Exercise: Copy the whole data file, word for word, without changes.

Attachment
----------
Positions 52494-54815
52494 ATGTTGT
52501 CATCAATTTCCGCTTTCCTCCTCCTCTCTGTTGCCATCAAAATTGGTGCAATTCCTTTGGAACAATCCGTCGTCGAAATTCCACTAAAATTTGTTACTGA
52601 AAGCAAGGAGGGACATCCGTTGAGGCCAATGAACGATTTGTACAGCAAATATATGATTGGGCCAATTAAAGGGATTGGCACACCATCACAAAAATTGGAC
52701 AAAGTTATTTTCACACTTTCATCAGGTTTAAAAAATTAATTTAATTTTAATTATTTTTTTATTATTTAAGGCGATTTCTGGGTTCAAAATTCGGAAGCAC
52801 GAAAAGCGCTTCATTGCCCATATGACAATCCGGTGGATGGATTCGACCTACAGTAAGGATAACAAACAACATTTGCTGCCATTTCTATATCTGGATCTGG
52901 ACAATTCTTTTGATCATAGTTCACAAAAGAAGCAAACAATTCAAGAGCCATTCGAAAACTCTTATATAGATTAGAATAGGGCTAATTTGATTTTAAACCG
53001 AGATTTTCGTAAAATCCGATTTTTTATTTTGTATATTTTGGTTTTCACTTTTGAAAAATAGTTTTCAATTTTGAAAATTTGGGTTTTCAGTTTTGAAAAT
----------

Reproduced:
Positions 52494-54815
52494 ATGTTGT
52501 CATCAATTTCCGCTTTCCTCCTCCTCTCTGTTGCCATCAAAATTGGTGCAATTCCTTTGGAACAATCCGTCGTCGAAATTCCACTAAAATTTGTTACTGA
52601 AAGCAAGGAGGGACATCCGTTGAGGCCAATGAACGATTTGTACAGCAAATATATGATTGGGCCAATTAAAGGGATTGGCACACCATCACAAAAATTGGAC
52701 AAAGTTATTTTCACACTTTCATCAGGTTTAAAAAATTAATTTAATTTTAATTATTTTTTTATTATTTAAGGCGATTTCTGGGTTCAAAATTCGGAAGCAC
52801 GAAAAGCGCTTCATTGCCCATATGACAATCCGGTGGATGGATTCGACCTACAGTAAGGATAACAAACAACATTTGCTGCCATTTCTATATCTGGATCTGG
52901 ACAATTCTTTTGATCATAGTTCACAAAAGAAGCAAACAATTCAAGAGCCATTCGAAAACTCTTATATAGATTAGAATAGGGCTAATTTGATTTTAAACCG
53001 AGATTTTCGTAAAATCCGATTTTTTATTTTGTATATTTTGGTTTTCACTTTTGAAAAATAGTTTTCAATTTTGAAAATTTGGGTTTTCAGTTTTGAAAAT